Why is this page here and not on the WOA website?Recently the Westsail Owners' Association website was moved to a new server that would allow the site to be more easily updated and maintained. While the basic content was successfuly transferred into the new site, a new Forum was started from scratch and the old Forum was converted to a collection of 41 PDF documents.
Most of the Westsails are somewhere around 35 years old. They were well-built boats and most of the boats that were built are still sailing today... many half way 'round the world. But like all classic sailboats, they will all have problems over time, and most of the problems are relatively similar from boat to boat. There's a fair degree of likelihood that any problem that might come up has already been tackled by another owner. It's also fairly likely that the solution is buried somewhere in the archives of the Forum.
Long ago, I started downloading and archiving the entire Westsail.org website, with periodic refreshes. I did this mainly because I wanted a localized version of the site that I could access while cruising remote corners of the world, with limited access to the Internet. Perhaps the biggest benefit, however, has been the major improvement in my ability to search more than 11,000 posts efficiently.
It's likely that the old forum data could have been integrated with the new application, creating one contiguous and searchable source of information. But this would have required substantial programming and data manipulation and the decision was made by the WOA to take the current course. I therefore created this application as a means to preserve the seven years worth of resources that I consider to be incredibly valuable information for current and future Westsail owners. I hope you find it as useful as I have.
1975 Westsail 32, Hull #438
Thread: "Is It Really That Bad?"
12,268 posts on 2,444 threads • From Mar 07, 2004 - Jan 08, 2012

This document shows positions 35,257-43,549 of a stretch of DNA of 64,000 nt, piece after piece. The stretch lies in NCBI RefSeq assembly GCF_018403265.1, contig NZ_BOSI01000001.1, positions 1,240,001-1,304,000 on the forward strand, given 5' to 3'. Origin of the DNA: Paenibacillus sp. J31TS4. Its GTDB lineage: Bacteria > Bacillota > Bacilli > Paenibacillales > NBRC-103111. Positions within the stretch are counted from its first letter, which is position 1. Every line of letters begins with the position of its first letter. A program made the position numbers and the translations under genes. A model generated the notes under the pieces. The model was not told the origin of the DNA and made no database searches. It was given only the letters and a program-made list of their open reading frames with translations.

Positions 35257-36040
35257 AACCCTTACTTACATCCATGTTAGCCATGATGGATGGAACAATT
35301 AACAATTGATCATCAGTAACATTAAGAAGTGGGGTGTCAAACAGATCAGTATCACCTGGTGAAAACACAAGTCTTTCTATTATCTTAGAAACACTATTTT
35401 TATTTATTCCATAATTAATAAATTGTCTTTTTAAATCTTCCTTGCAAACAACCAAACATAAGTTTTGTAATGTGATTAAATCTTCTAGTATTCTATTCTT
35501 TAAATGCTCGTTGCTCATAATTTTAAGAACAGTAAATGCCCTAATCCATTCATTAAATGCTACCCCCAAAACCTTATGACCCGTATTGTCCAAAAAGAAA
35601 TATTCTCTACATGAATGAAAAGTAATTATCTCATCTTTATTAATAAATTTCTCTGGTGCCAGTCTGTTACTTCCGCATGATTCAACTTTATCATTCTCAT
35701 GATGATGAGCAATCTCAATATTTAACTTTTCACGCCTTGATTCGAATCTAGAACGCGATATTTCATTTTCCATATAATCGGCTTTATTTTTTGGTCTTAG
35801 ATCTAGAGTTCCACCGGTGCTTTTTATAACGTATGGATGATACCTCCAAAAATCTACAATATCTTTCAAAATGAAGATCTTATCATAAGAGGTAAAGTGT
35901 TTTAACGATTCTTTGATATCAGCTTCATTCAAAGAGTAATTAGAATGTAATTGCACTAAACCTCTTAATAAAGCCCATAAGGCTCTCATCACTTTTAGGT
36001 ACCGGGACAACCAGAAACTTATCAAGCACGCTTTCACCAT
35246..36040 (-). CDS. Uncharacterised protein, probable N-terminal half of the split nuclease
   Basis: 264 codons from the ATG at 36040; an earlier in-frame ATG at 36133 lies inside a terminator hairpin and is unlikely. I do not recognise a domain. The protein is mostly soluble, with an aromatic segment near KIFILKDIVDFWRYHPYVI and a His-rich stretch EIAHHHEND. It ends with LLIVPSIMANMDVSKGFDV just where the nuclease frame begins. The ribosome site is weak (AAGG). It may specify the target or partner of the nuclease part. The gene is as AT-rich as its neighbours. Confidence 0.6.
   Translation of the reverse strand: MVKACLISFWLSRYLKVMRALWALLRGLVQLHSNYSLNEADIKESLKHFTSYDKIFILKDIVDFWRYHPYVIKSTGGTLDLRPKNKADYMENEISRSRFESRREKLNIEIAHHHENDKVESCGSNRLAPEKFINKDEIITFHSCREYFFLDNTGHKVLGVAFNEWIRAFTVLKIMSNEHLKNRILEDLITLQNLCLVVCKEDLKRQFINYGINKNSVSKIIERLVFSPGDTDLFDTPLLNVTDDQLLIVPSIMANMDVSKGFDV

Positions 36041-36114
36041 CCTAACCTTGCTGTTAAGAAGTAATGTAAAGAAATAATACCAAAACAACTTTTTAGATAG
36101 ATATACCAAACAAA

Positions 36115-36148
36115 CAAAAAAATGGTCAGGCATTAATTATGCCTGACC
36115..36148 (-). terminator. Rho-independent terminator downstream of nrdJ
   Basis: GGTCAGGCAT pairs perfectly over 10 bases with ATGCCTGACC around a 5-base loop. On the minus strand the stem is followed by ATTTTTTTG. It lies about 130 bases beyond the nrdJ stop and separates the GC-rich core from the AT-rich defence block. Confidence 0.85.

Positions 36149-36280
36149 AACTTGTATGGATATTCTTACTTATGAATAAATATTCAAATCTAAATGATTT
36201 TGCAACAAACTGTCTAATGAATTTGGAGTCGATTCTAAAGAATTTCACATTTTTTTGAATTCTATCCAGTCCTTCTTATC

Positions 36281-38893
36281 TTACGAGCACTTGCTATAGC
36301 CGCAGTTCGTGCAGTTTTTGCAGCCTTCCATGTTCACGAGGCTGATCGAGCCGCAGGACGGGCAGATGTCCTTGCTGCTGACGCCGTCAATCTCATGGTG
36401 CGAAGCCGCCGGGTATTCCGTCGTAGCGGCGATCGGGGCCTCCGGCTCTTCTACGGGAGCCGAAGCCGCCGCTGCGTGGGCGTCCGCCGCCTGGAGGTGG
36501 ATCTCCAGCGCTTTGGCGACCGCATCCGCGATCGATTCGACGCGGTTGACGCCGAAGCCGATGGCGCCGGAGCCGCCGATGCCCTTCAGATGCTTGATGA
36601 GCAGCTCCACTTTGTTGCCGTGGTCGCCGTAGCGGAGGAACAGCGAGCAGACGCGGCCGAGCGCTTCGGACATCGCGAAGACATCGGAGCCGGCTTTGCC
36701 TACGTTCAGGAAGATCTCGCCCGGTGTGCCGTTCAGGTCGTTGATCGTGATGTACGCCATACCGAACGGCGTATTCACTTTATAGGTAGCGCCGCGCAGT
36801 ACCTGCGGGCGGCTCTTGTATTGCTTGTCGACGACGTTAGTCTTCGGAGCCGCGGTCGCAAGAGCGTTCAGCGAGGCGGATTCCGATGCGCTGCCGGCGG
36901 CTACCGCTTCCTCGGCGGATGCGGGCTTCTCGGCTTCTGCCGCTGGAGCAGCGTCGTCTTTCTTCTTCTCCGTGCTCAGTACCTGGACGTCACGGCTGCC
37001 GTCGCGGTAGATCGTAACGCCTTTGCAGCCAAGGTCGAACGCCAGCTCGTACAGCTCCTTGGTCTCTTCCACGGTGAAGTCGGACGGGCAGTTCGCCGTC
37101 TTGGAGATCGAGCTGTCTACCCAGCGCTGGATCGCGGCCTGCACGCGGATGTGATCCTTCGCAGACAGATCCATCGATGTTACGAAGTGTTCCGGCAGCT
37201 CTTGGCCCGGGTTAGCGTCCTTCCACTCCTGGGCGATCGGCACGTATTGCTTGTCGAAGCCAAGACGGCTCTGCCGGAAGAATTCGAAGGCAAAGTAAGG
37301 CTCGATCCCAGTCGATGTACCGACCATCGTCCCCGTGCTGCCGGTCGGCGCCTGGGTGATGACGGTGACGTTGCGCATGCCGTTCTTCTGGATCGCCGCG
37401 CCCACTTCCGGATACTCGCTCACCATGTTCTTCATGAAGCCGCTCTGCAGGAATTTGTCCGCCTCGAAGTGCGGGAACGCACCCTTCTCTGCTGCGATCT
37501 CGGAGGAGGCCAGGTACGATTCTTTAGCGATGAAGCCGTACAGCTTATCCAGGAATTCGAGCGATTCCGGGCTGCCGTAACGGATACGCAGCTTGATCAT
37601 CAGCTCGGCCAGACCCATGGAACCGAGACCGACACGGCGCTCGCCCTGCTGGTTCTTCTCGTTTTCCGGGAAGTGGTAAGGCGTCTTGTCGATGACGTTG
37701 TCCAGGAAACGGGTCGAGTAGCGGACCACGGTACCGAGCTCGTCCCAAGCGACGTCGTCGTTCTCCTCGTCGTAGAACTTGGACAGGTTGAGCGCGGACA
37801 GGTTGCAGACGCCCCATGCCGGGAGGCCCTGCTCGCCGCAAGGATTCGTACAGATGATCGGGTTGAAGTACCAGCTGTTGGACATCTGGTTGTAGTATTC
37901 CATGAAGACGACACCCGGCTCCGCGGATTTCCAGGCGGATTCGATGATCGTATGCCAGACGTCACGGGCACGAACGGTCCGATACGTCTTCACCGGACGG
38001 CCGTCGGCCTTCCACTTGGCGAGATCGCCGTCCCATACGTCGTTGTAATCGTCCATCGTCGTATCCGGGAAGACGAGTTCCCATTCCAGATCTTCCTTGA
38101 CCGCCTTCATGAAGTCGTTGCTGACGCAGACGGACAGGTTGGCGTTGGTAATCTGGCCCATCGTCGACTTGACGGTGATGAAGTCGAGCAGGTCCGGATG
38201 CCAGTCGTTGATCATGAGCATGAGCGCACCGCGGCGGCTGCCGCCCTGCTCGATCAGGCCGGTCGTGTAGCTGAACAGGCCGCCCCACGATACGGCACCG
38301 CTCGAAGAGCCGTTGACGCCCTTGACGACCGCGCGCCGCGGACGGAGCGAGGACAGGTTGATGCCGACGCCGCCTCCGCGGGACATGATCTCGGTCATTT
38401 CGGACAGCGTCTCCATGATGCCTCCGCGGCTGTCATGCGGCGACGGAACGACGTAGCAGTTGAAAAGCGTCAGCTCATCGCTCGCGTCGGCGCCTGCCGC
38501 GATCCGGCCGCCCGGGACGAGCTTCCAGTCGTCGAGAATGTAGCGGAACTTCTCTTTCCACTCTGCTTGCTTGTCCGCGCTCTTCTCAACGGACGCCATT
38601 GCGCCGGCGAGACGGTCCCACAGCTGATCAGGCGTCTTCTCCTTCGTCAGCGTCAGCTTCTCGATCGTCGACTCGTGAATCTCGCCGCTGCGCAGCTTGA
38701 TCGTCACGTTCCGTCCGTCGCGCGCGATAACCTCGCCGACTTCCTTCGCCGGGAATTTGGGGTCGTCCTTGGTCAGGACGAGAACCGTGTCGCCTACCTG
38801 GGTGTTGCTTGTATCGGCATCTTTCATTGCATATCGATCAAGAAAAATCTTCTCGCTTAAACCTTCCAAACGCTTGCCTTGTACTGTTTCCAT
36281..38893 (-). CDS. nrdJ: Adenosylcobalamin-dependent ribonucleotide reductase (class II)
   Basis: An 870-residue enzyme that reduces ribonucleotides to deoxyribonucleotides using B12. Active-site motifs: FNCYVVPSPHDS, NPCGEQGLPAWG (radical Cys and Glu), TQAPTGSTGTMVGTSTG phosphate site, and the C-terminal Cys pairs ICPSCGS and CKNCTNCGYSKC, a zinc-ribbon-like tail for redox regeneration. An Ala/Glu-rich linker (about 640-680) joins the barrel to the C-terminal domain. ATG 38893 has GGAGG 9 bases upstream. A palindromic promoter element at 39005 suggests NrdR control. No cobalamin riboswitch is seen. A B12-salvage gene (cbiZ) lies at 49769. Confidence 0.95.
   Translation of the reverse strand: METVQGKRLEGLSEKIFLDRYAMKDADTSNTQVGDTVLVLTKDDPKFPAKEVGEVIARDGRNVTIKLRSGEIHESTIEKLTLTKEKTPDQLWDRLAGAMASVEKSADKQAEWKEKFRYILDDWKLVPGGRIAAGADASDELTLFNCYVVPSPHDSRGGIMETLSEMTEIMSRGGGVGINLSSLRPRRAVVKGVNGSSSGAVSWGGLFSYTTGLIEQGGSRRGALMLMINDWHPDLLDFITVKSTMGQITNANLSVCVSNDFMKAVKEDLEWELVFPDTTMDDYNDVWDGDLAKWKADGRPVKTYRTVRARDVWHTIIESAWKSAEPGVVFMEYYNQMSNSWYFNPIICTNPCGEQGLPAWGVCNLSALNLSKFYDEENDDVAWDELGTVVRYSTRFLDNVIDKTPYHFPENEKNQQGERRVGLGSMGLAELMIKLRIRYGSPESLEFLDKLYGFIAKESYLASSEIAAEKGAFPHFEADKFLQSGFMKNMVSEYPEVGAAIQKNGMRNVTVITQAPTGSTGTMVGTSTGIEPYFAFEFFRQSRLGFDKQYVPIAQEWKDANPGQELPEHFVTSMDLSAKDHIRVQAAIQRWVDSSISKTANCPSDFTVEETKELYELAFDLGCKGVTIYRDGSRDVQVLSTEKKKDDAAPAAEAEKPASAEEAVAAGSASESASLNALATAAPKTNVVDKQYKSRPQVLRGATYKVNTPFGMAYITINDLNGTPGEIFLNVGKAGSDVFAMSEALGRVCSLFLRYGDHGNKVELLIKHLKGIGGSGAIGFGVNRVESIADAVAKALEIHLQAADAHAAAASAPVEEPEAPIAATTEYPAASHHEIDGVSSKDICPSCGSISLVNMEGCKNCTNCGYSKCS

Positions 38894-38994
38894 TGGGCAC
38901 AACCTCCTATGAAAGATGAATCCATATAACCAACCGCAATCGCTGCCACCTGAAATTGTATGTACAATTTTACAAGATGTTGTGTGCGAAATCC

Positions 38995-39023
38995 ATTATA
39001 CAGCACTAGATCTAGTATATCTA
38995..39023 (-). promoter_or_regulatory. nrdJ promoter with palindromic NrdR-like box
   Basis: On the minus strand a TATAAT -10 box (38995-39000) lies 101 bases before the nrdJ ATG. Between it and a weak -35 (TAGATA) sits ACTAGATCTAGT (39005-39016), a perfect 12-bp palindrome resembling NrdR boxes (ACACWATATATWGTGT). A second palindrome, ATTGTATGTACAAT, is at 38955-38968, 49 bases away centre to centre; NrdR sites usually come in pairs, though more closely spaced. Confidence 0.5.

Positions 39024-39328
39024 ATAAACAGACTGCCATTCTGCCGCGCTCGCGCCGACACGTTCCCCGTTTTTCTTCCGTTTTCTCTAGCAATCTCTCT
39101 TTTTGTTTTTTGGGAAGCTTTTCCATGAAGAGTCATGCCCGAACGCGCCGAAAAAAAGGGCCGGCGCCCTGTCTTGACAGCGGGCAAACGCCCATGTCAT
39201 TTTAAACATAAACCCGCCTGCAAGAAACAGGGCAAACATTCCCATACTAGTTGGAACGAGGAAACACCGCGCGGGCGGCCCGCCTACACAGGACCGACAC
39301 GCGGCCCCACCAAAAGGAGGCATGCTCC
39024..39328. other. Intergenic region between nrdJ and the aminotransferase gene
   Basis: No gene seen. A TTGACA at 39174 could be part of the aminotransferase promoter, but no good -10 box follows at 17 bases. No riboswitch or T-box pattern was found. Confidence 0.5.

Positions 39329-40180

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Is It Really That Bad?
You might check out the PNW rendezvous in Poulsbo over Labor Day weekend for some firsthand looking, Q&A, and maybe even snag a test ride...
Nathaniel, I am a very INEXPERIENCED sailor having bought my W32 just 2 years ago. It was the first boat I had ever sailed and have now only sailed 1500nm. Every person who has been on my W32 has commented on how well it sails. I regularly sail at 6.5knots and have had her up to 7.2knots. I know of another westsail currently sailing 120nm days crossing the pacific. In regard to pointing, she sails up to 30 degrees which I understand to be quite acceptable. I've sailed her for hours on end on 30-35 degrees using my ST60 instruments. The more I learn about sailing and sailors, the more I realise that people will go spend another $100,000.00 for a "fast" boat ie: a boat which will sail a knot faster than a westsail, but in reality if they spent $100 on a few sailing theory books they would get that extra knot they just paid $100,000.00 for. I consider myself very objective and researched thoroughly my boat options and I am still convinced I got the absolute best boat for the money for my purpose.
The only way to find out for sure is to take one for a sail.
Rod "El Viajero"
I really like the safety/design/aura/size of the W32. I really like everything I?ve heard about them except for the performance issue. I?ll be frank in that I may never take one very offshore, but my wife is intimidated by the open ocean and safety at sea is her first concern, and I can?t find a safer boat in the W32?s class.
But the reputed?sails like a tank with a big flag on top? is disappointing, not to mention that the W32 is supposed to point as well as wilted celery. While one is leery about querying those who obviously truly love their boats, I would like to ask how much of this is real? Obviously her design is quite old and it will take a lot of air to get ten tons moving, but how often do folks actually run into this as a problem? How close will she point? There is a published plot of wind speed vs hull speed for the Fantasia, and is there something equivalent for the W32? I?ve heard claims that she would be forced to run under iron jenny ¾ of the time if compared to a modern design. The idea of wallowing while everyone else is sailing doesn?t sound like a lot of fun.